Martin Langhoff <>:
> On Wed, Dec 11, 2013 at 7:17 PM, Eric S. Raymond <> wrote:
> > I tried very hard to salvage this program - the ability to
> > remote-fetch CVS repos without rsync access was appealing
> Is that the only thing we lose, if we abandon cusps? More to the
> point, is there today an incremental import option, outside of
> git-cvsimport+cvsps?

You'll have to remind me what you mean by "incremental" here. Possibly
it's something cvs-fast-export could support.

But what I'm trying to tell you is that, even after I've done a dozen
releases and fixed the worst problems I could find, cvsps is far too
likely to mangle anything that passes through it.  The idea that you
are preserving *anything* valuable by sticking with it is a mirage.

"That bear trap!  It's mangling your leg!"  "But it's so *shiny*..."

> [ I am a bit out of touch with the current codebase but I coded and
> maintained a good part of it back in the day. However naive/limited
> the cvsps parser was, it did help a lot of projects make the leap to
> git... ]

I fear those "lots of projects" have subtly damaged repository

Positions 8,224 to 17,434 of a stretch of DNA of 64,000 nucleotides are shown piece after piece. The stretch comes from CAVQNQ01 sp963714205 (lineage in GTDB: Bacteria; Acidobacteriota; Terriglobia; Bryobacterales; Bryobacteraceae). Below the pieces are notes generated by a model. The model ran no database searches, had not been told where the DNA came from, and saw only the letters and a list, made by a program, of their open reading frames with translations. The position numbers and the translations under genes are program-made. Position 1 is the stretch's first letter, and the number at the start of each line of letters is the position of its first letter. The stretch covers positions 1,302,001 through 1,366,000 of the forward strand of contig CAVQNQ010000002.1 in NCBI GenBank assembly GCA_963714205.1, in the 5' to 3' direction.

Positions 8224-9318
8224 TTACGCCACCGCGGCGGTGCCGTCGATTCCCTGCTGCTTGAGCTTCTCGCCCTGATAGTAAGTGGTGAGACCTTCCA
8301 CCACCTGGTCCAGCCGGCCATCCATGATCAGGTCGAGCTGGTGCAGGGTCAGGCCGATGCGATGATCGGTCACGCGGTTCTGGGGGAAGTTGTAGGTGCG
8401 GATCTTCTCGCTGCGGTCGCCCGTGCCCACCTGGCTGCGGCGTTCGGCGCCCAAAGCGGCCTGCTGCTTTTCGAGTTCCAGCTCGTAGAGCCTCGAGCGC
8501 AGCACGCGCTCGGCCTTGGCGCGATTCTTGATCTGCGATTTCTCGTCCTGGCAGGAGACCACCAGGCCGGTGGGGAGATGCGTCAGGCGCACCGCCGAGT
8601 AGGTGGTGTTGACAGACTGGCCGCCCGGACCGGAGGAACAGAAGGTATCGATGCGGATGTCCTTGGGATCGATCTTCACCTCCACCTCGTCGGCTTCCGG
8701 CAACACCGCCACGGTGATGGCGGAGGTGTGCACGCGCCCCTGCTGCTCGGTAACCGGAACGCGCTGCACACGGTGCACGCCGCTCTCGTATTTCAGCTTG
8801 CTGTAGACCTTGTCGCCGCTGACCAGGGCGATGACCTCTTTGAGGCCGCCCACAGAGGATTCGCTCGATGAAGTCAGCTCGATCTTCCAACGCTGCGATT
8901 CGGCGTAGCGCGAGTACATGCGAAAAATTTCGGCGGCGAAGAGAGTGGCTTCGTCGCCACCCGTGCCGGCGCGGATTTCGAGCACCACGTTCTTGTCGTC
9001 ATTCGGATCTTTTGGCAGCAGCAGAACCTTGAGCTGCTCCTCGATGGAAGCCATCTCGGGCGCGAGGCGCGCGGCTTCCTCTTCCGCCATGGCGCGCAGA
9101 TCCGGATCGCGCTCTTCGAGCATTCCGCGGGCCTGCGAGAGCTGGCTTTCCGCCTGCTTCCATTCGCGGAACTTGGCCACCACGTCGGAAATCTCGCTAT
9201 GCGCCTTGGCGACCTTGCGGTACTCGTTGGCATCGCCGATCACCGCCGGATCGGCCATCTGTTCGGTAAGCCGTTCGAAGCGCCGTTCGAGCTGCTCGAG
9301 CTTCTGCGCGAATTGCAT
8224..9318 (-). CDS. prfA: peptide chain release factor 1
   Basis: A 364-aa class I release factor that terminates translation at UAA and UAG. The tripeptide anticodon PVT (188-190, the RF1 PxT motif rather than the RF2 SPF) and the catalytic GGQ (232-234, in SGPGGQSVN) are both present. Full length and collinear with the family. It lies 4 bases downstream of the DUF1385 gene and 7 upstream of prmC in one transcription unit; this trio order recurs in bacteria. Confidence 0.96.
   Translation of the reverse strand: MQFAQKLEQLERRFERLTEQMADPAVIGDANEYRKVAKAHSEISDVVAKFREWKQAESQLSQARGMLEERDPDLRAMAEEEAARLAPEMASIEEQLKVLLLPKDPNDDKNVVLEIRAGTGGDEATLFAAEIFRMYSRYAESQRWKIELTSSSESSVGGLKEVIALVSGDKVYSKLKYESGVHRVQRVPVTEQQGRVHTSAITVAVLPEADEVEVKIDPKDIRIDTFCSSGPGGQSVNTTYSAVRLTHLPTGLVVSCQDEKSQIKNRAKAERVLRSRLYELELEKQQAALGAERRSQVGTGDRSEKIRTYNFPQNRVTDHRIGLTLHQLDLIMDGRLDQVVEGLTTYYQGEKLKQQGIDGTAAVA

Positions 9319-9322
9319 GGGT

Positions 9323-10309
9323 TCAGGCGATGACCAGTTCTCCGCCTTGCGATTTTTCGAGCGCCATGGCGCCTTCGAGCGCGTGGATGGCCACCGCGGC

histories, then.  I warned about this problem a year ago; today I
found out it is much worse than I knew then, in fact so bad that I
cannot responsibly do anything but try to get cvsps turfed out of use
*as soon as possible*.

And no, that should *not* wait on cvs-fast-export getting better 
support for "incremental" or any other legacy feature.  Every week
that cvsps remains the git project's choice is another week in which
somebody's project history is likely to get trashed.

This feels very strange and unpleasant.  I've never had to shoot one
of my own projects through the head before.

I blogged about it:

Ignore the malware warning. It's triggered by something else on;
they're fixing it.
                <a href="";>Eric S. Raymond</a>
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